VIDEO: MOVIES: REVIOEW: The Purge 1 (2013)

Claire: 4.4/5 stars, 8.4/10.
Carolyn: 4.4/5 stars, 8.4/10.
Native ratings: 3.1/5 stars Netflix, 5.5/10 IMDB (seems low, but IMDB is usually low).

What a premise: The government allows all crime to be legal for a period of 12 hours every year.

Carolyn thought it was an interesting commentary on human behavior and preventing crime, but then I had to interject that it was not a commentary on that at all. It was a commentary on using crime prevention as an excuse for class warfare: A phenomenon that is very real and happens in the real world today.  Very often — in the real world — the vaunted public interest of stopping crime or making people safe is used as an excuse to reduce personal liberty. And this is the ultimate example of that.

In that sense, this is a political commentary along the same lines as The Hunger Games, but in a more decentralized, less post-apocalyptic, less futuristic way. The society seems to be a present-day society, whereas Hunger Games seems to be 50-100 years in the future. But the message is the same: Class warfare is entertaining for the upper class, hell for the lower class, and is designed to destroy everyone but the rich.

So the movie had political ramifications for me, regardless of how good it was otherwise. And I liked that.

But I felt it was good, otherwise, as well. There were at least 5 different factions of people — not even counting the conflicting motives of the family. These factions all had their own agendas, and the viewer didn’t always know what they were. This allowed for a lot of small twists and surprises that helped betray one’s expectations and make the movie more interesting and less guessable.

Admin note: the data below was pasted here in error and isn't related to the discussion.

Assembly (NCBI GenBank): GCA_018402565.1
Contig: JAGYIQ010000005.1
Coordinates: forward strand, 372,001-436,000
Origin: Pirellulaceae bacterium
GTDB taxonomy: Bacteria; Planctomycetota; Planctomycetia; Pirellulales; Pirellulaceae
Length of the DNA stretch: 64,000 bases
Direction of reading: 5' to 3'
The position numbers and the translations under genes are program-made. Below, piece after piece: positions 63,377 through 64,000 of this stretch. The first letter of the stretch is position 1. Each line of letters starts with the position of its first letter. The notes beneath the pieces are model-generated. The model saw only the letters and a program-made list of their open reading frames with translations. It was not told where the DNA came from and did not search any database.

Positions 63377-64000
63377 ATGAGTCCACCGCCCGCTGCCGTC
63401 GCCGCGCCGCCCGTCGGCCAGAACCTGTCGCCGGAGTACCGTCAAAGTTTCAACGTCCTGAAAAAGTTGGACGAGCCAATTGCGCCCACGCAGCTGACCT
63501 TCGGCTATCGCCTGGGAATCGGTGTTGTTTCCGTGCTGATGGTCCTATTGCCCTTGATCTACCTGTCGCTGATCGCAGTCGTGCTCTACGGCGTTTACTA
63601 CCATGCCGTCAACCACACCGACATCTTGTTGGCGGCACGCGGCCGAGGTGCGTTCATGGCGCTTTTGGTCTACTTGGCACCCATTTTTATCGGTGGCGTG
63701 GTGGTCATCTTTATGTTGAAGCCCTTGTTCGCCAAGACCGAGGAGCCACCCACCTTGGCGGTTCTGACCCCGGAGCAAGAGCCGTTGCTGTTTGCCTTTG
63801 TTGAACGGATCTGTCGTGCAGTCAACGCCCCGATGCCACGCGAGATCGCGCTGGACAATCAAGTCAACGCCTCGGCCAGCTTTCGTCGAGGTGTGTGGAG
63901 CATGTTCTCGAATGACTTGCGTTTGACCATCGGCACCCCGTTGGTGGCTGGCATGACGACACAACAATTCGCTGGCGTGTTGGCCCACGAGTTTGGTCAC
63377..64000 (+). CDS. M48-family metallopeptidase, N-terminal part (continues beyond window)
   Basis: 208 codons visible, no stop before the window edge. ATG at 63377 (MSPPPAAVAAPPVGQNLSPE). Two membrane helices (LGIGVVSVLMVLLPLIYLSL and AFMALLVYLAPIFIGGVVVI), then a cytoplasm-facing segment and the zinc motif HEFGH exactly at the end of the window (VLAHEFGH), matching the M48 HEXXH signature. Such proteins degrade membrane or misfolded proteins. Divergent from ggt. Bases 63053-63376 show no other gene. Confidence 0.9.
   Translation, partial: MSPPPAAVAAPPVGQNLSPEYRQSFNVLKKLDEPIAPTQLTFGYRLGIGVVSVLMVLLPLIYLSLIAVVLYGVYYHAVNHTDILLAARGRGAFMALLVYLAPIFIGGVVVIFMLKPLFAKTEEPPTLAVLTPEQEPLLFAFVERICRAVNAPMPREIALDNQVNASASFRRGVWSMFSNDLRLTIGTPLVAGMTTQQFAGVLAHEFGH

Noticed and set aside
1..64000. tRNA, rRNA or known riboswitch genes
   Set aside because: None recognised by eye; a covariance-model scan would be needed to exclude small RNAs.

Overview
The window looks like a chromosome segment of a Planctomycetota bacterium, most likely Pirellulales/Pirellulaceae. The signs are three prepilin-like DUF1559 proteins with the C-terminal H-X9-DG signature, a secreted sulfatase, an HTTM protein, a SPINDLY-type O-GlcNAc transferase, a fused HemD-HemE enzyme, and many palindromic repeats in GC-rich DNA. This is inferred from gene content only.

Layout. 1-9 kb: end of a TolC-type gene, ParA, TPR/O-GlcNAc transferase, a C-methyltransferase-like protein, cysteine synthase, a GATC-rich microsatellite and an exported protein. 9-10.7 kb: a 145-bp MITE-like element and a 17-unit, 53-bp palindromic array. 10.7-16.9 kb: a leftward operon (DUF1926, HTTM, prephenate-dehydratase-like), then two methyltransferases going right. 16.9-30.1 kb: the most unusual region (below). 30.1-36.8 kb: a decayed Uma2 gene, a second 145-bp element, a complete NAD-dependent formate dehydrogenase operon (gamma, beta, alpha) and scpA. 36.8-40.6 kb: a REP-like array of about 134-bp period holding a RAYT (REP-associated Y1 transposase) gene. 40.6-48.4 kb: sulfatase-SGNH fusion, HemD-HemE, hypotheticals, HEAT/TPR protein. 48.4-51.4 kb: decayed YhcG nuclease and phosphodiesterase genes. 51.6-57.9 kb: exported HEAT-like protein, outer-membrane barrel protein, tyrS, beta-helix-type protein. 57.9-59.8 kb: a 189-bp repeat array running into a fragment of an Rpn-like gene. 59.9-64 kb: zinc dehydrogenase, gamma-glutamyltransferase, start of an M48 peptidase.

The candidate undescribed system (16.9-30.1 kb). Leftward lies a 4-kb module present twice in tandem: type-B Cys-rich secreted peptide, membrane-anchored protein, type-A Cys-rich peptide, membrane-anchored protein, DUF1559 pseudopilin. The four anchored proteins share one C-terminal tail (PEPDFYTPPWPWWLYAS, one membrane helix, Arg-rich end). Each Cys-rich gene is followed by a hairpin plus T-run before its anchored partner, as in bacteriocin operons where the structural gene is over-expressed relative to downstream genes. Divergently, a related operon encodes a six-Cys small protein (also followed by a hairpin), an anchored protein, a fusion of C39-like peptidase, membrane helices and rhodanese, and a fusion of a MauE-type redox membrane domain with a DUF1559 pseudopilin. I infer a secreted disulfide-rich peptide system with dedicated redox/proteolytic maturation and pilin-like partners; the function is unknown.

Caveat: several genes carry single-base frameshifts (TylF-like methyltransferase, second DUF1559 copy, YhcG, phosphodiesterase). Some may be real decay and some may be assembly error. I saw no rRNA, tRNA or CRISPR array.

Some people are mad at this movie because not everyone acted rationally. They seem to forget that a movie where everyone acted rationally would generally not be interesting. You need some people to do some stupid things to get everyone into a predicament, so that you can be entertained by the prospect of getting OUT of said predicament. Do I really have to explain this? A horror movie where everyone acted rational would mean, in this case, a movie where everyone locks up their house and nobody goes outside during The Purge. That. Would. Be. Boring. I’m sure there are plenty of horror movies where nobody does anything stupid. It wouldn’t work in this case. So I don’t view that as a valid complaint.

Written & directed by James DeMonaco.

Ethan Hawke (Gattaca, Daybreakers, Reality Bites, Mystery Date, Explorers, 1 ep of Robot Chicken) as James Sandin, the dad.
Lena Headey (Dredd, Sarah Conner in Terminator: The Sarah Connor Chronicles, St. Trinian’s (2007), 300, The Broken, The Brothers Grimm) as Mary Sandin, the wife.
Max Burkholder (Astro Boy, 17 eps of Family Guy, 2 eps of The Cleveland Show, 2 eps of American Dad, 1 ep of The Spectacular Spider-Man) as Charlie Sandin, the son.
Adelaide Kane (she’s in some new Teen Wolf show) as Zoey Sandin, the daughter.
Edwin Hodge (Dorm Daze 1, Take Me Home Tonight, 1 ep of Heroes) as Bloody Stranger.
Rhys Wakefield (+1) as Polite Leader. Claire recognized him instantly a few days later when we watched +1.

LINK URL: http://www.imdb.com/title/tt2184339/combined